Tackling India's Air Pollution Crisis : Daily News Analysis

Date : 08/11/2023

Relevance: GS Paper 3 - Environment and Ecology ( Also Relevant for GS Paper 1 - Urbanization and Related issues)

Keywords: EPIC, AQI, Jawaharlal Nehru National Urban Renewal Mission , World Cities Day


On October 31st, the global community observed 'World Cities Day' with the theme "Financing Sustainable Future for All." India is home to a considerable number of the world's most polluted cities, highlighting the pressing need for policy changes to create healthier and more livable environments in Indian urban areas.

The Alarming Reality of Air Pollution in India: Extent and Consequences

  • Extent of Pollution in India
  • India is grappling with a severe air pollution crisis, as highlighted by the Energy Policy Institute at Chicago (EPIC) which revealed that 39 of the 50 most polluted cities globally are located in India. This grim statistic underscores the gravity of the situation, signifying a widespread issue across the nation.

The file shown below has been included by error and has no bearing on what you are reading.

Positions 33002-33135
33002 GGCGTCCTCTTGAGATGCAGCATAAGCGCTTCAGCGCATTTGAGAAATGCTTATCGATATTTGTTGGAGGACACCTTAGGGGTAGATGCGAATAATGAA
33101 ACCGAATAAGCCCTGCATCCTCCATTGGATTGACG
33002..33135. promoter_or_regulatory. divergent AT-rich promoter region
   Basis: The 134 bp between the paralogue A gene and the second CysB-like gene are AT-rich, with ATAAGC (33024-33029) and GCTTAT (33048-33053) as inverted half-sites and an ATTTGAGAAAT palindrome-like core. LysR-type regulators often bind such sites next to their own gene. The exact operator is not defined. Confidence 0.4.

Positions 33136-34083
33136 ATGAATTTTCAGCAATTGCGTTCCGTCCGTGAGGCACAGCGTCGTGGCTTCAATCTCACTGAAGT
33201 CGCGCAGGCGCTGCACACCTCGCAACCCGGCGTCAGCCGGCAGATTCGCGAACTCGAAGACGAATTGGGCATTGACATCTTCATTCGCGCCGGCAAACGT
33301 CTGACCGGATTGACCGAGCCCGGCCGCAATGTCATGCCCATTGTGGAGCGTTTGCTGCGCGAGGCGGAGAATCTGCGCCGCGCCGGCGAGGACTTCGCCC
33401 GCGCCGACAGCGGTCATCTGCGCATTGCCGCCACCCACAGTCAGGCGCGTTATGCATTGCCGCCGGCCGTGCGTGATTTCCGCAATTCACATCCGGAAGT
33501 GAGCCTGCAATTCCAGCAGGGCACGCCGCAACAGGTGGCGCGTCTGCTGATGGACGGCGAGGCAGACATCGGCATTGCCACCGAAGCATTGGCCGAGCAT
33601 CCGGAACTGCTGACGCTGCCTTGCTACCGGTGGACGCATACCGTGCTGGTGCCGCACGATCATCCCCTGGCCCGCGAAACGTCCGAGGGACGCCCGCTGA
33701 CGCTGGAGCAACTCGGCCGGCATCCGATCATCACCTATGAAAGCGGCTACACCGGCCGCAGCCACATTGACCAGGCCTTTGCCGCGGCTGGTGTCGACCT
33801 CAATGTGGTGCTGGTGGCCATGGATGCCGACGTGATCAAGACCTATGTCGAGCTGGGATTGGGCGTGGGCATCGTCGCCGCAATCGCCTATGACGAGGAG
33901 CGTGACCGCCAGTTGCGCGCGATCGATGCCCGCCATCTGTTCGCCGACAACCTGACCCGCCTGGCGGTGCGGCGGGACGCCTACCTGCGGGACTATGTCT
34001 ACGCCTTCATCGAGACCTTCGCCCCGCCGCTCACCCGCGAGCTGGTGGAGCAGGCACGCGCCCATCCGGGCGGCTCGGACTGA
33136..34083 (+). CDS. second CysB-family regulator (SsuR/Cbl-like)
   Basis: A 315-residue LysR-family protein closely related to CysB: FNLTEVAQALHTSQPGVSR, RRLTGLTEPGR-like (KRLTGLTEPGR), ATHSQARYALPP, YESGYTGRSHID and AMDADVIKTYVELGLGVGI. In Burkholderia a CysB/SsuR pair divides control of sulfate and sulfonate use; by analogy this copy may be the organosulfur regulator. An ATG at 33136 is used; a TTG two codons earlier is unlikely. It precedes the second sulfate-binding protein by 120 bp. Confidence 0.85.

• Air Pollution: A Growing Concern Across Regions
  • Previously localized to areas such as the Indo-Gangetic plains, the menace of air pollution is now encroaching upon India's coastal cities, indicating an alarming nationwide trend. A striking example is Mumbai, where recent air quality was dubbed "Death by Breath" due to highly unsatisfactory Air Quality Index (AQI) levels.

  • Impact on Life Expectancy
  • The repercussions are dire, with the average Indian losing 5.3 years of their life due to air pollution. Delhi's residents are particularly hard-hit, suffering a staggering loss of 11.9 years on average.

  • Health Implications of Air Pollution
  • The visible health effects among Indian city dwellers are alarming, manifesting as burning eyes, nasal and throat irritation, coughing, breathlessness, and increased asthma cases. Furthermore, air pollution contributes to cardiovascular diseases and a plethora of associated health problems, painting a grim picture of the nation's public health.